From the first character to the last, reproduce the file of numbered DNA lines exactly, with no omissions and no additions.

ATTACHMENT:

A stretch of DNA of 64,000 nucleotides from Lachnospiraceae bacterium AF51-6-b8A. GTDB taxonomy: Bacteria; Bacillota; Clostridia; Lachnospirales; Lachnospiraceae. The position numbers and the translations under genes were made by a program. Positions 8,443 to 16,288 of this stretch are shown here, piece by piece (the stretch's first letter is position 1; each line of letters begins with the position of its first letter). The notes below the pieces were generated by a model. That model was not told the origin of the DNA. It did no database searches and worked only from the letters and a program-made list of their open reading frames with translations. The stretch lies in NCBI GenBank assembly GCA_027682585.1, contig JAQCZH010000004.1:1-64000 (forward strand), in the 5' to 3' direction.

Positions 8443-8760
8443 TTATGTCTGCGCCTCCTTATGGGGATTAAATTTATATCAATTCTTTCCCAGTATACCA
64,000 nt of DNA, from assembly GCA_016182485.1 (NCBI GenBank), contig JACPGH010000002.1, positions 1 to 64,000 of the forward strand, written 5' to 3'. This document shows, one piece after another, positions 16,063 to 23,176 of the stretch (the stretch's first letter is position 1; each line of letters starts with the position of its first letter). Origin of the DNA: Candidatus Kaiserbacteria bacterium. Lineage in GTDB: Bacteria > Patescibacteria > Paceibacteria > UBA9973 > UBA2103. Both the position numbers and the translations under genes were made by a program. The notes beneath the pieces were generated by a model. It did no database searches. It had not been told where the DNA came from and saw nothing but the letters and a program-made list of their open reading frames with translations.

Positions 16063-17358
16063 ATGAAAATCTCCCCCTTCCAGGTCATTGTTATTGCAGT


A stretch of DNA of 64,000 nucleotides from Lachnospiraceae bacterium AF51-6-b8A. GTDB taxonomy: Bacteria; Bacillota; Clostridia; Lachnospirales; Lachnospiraceae. The position numbers and the translations under genes were made by a program. Positions 8,443 to 16,288 of this stretch are shown here, piece by piece (the stretch's first letter is position 1; each line of letters begins with the position of its first letter). The notes below the pieces were generated by a model. That model was not told the origin of the DNA. It did no database searches and worked only from the letters and a program-made list of their open reading frames with translations. The stretch lies in NCBI GenBank assembly GCA_027682585.1, contig JAQCZH010000004.1:1-64000 (forward strand), in the 5' to 3' direction.

Positions 8443-8760
8443 TTATGTCTGCGCCTCCTTATGGGGATTAAATTTATATCAATTCTTTCCCAGTATACCA
64,000 nt of DNA, from assembly GCA_016182485.1 (NCBI GenBank), contig JACPGH010000002.1, positions 1 to 64,000 of the forward strand, written 5' to 3'. This document shows, one piece after another, positions 16,063 to 23,176 of the stretch (the stretch's first letter is position 1; each line of letters starts with the position of its first letter). Origin of the DNA: Candidatus Kaiserbacteria bacterium. Lineage in GTDB: Bacteria > Patescibacteria > Paceibacteria > UBA9973 > UBA2103. Both the position numbers and the translations under genes were made by a program. The notes beneath the pieces were generated by a model. It did no database searches. It had not been told where the DNA came from and saw nothing but the letters and a program-made list of their open reading frames with translations.

Positions 16063-17358
16063 ATGAAAATCTCCCCCTTCCAGGTCATTGTTATTGCAGT